Germany’s governing coalition said it will shut down all the country’s nuclear power plants by 2022. The decision, prompted by Japan’s nuclear disaster, will make Germany the first major industrialized nation to go nuclear-free in years.
It also completes a remarkable about-face for Chancellor Angela Merkel’s center-right government, which only late last year had pushed through a plan to extend the life span of the country’s 17 reactors — with the last scheduled to go offline in 2036.
But Merkel now says industrialized, technologically advanced Japan’s helplessness in the fact of the Fukushima disaster made her rethink the risks of the technology.
“We want the electricity of the future to be safe, reliable and economically viable,” Chancellor Angela Merkel told reporters on Monday after overnight negotiations among the governing parties. “We have to follow a new path.”
While Germany already was set to abandon nuclear energy eventually, the decision — which still requires parliamentary approval — dramatically speeds up that process.
Germany’s seven oldest reactors, already taken off the grid pending safety inspections following the March catastrophe at Japan’s Fukushima Dai-ichi nuclear power plant, will remain offline permanently, Environment Minister Norbert Roettgen said.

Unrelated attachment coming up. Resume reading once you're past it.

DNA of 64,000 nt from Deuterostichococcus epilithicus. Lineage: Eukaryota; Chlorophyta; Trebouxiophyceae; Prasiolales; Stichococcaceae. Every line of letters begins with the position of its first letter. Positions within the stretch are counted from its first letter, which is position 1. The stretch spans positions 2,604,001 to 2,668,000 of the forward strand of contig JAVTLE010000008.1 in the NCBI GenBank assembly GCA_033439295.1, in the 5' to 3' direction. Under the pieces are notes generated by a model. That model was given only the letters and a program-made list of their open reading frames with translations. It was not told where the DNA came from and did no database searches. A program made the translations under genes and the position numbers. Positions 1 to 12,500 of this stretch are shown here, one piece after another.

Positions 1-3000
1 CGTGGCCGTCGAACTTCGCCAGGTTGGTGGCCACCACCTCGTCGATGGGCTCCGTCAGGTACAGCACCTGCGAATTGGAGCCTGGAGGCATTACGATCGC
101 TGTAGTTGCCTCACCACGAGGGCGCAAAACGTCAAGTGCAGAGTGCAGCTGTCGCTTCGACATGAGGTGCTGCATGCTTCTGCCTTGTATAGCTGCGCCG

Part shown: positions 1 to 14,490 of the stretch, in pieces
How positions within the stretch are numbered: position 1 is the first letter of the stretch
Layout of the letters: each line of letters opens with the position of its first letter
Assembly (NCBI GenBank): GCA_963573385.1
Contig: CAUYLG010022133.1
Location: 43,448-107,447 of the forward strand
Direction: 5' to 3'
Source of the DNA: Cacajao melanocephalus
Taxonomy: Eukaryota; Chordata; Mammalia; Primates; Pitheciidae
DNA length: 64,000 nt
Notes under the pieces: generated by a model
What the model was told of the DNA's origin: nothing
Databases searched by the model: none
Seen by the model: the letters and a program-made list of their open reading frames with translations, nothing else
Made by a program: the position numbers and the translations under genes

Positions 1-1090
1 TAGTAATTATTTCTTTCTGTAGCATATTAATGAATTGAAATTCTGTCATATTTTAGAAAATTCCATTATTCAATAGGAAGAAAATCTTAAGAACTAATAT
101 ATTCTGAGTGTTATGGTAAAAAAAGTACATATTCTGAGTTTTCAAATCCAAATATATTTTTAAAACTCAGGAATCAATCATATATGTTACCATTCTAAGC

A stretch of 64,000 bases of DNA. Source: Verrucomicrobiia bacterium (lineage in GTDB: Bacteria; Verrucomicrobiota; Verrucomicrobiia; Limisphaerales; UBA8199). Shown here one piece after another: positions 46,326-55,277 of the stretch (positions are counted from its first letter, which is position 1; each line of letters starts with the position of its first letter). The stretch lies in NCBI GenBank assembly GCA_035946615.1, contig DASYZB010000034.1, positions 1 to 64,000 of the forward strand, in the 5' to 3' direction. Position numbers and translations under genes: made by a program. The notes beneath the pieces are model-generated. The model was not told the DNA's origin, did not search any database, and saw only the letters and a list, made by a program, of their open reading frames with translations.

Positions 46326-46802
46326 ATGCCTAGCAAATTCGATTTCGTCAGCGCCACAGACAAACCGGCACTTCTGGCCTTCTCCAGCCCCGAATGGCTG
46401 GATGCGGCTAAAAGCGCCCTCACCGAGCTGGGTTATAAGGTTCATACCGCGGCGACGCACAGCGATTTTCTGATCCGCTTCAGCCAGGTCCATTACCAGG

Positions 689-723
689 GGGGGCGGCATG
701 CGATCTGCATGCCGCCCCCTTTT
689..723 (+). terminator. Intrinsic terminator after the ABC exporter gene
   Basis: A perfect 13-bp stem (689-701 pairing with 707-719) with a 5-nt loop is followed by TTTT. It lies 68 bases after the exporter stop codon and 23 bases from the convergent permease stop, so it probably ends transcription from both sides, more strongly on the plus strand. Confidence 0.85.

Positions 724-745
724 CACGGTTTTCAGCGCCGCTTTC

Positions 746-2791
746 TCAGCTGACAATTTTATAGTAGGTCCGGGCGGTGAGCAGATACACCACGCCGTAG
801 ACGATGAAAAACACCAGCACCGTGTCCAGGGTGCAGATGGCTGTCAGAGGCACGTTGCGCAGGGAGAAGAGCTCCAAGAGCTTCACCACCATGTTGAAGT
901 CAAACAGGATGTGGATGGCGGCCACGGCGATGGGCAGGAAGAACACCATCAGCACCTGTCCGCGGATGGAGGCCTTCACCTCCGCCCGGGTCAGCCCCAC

The country’s energy supply chain “needs a new architecture,” necessitating huge efforts in boosting renewable energies, efficiency gains and overhauling the electricity grid, Merkel said.
The determination of Germany, Europe’s largest economy, to gradually replace its nuclear power with renewable energy sources makes it stand out among the world’s major industrialized nations. Among other members of the Group of Eight, only Italy has abandoned nuclear power, which was voted down in a referendum after the 1986 Chernobyl disaster.
Until March — before the seven reactors were taken offline — just under a quarter of Germany’s electricity was produced by nuclear power, about the same share as in the U.S.
Energy from wind, solar and hydroelectric power currently produces about 17 percent of the country’s electricity, but the government aims to boost its share to around 50 percent in the coming decades.